Time away from Katara would be good, he knew. Gyatso often spoke to him about objectivity, the need to maintain safe distances for clarity of thinking and behavior. This is why he declined her invitation to stay. This is also why he did not respond to her text message the next day, a small blurb about where she would be studying and a suggestion to join her, almost apologetic in its pleading: you should join me if you don't have class – please feel free.

A day later: hey, will be at poetry slam later. you want to join? free eats : )) let me knooowww

Even in the privacy of his own dorm room, with the lights dimmed and early morning sun seeping with difficulty through the brown blinds, Aang found he could not grow erect with thoughts of her. Each time he opened the door of dreams to join her there, on his bed or hers, Zuko appeared along with them, his orange irises as stark and unappetizing as stop lights. In a more recent dream, a third man joined them that was not Zuko but someone Aang did not know. He grew disgusted with the idea of sharing Katara, and he would force himself to study or run laps in the gym. He certainly benefitted – he felt, in the week he avoided the girl, both mentally and otherwise – that his scores increased, and he better understood all the material presented in class.

Katara's proximity to Sokka numbed him. How stupid he must have sounded babbling about this beautiful, dark-skinned girl with blue eyes! And all the while, Sokka's own grief over Suki kept him sedated and quiet. Aang had mistook his intermittent nods for understanding, but in retrospect the older boy was probably heaving with muffled sobs. Since speaking to Aang, and to Aang's knowledge, Suki had yet to contact Sokka. And Sokka was nowhere to be found. The few times Aang did knock on the older boy's door, he was met with silence or snores.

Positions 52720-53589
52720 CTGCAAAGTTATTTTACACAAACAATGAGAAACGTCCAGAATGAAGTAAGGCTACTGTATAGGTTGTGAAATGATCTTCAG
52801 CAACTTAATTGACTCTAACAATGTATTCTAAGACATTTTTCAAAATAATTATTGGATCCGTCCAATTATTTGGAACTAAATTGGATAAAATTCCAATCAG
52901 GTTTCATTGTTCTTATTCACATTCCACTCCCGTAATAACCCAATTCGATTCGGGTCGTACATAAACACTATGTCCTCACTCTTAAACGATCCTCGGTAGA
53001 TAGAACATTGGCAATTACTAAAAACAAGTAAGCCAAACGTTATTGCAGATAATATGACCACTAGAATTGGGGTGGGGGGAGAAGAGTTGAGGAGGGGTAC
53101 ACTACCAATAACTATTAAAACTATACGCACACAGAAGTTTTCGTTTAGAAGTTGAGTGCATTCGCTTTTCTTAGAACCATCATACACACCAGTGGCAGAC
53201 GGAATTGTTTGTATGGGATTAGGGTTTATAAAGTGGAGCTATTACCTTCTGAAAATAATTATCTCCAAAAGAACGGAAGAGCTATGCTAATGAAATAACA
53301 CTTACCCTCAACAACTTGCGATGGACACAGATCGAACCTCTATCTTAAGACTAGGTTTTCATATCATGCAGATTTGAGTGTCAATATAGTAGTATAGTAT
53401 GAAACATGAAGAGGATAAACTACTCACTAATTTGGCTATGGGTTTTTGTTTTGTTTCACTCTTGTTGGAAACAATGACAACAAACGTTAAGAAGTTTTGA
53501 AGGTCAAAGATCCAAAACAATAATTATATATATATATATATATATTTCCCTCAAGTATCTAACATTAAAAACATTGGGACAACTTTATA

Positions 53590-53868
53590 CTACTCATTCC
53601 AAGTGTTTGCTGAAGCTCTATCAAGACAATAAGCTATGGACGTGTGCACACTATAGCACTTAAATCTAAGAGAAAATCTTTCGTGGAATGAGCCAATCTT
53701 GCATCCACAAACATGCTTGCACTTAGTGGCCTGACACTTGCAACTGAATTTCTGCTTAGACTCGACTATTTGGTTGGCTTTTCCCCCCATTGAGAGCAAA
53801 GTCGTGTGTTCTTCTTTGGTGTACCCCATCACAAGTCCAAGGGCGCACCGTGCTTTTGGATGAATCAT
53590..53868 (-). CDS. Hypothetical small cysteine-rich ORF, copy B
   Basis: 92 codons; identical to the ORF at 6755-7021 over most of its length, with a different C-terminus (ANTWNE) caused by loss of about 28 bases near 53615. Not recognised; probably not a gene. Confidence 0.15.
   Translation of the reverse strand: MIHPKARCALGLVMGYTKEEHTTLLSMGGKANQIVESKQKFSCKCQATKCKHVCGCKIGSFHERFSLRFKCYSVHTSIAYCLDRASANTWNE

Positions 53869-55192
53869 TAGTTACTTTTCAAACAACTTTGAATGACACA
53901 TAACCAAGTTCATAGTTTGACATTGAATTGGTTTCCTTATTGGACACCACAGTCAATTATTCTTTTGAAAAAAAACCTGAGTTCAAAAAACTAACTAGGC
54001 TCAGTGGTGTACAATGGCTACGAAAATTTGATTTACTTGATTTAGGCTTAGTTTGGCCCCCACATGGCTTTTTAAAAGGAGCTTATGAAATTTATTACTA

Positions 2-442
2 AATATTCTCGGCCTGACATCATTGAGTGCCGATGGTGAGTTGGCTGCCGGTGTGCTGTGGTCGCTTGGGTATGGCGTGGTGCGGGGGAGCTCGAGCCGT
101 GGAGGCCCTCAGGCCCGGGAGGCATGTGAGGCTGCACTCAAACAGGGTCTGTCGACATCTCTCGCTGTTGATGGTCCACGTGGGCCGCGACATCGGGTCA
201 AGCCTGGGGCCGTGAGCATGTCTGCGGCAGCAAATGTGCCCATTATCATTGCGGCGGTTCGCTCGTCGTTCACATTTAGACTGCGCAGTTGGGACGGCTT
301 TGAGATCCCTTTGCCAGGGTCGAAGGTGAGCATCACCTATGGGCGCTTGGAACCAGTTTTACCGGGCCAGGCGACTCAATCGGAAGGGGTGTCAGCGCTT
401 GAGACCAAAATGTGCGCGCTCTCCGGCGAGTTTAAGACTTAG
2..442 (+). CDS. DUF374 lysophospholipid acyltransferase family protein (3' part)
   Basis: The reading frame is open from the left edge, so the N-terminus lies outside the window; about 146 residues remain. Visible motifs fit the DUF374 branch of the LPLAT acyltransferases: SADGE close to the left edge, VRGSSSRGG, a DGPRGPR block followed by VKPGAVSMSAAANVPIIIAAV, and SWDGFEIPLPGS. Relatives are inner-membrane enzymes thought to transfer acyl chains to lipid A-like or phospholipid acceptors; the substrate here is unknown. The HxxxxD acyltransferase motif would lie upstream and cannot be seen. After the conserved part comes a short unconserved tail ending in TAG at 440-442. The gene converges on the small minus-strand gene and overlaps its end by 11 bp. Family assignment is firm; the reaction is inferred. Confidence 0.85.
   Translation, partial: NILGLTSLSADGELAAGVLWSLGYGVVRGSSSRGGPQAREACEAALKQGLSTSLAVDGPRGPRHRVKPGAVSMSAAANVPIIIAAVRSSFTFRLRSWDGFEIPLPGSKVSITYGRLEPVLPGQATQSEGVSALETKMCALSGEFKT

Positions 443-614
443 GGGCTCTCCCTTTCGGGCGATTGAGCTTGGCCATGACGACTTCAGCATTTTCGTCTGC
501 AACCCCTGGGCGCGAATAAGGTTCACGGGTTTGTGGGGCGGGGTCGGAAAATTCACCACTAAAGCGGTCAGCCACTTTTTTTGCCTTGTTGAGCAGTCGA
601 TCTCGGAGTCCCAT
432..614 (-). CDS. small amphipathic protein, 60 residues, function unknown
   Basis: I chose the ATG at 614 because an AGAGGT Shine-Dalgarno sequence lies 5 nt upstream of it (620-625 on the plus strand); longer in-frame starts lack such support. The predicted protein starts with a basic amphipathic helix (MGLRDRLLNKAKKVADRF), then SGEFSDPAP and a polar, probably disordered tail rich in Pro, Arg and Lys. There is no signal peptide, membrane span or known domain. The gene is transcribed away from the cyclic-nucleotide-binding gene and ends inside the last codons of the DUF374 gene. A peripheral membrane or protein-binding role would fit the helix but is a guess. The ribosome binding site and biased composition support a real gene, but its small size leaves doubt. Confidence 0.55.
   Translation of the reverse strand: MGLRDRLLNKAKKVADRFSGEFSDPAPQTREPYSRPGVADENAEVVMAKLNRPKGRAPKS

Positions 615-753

Finally, a week after his meeting with Suki, this week of Katara-free days, Aang – homesick and conflicted with his thoughts – went to the Cabbage Stand Market to buy ingredients. He was nostalgic for fruit pies and coco-melon tea, an Air Nomad tradition.

He spotted Katara almost immediately, but it seemed so surreal that he could not make any steps towards her or call her name. She was looking at the refrigerated goods, inspecting and comparing two bottles – one she held in her hand and the other remained on the shelf. She was so intent on this task that she did not notice him staring at her. The market was not large but it was long and narrow, with entrances at both the front and back. All of the sections were arranged to either side of the central hall, with a few mini-aisles near the cash registers.

Aang walked to the fresh fruit section without further acknowledging her presence there, but even as he picked through peaches and mangos, he couldn't help but feel loud, deep throbs in his chest. He wondered suddenly how an empty heart could speak so loudly to its master in the face of adversity, in the face of isolation, in the face of what he would always assume was another man. His grip on a singular mango tightened, and without meaning to, his fingers cut through the pulp of the fruit straight to its oblong seed.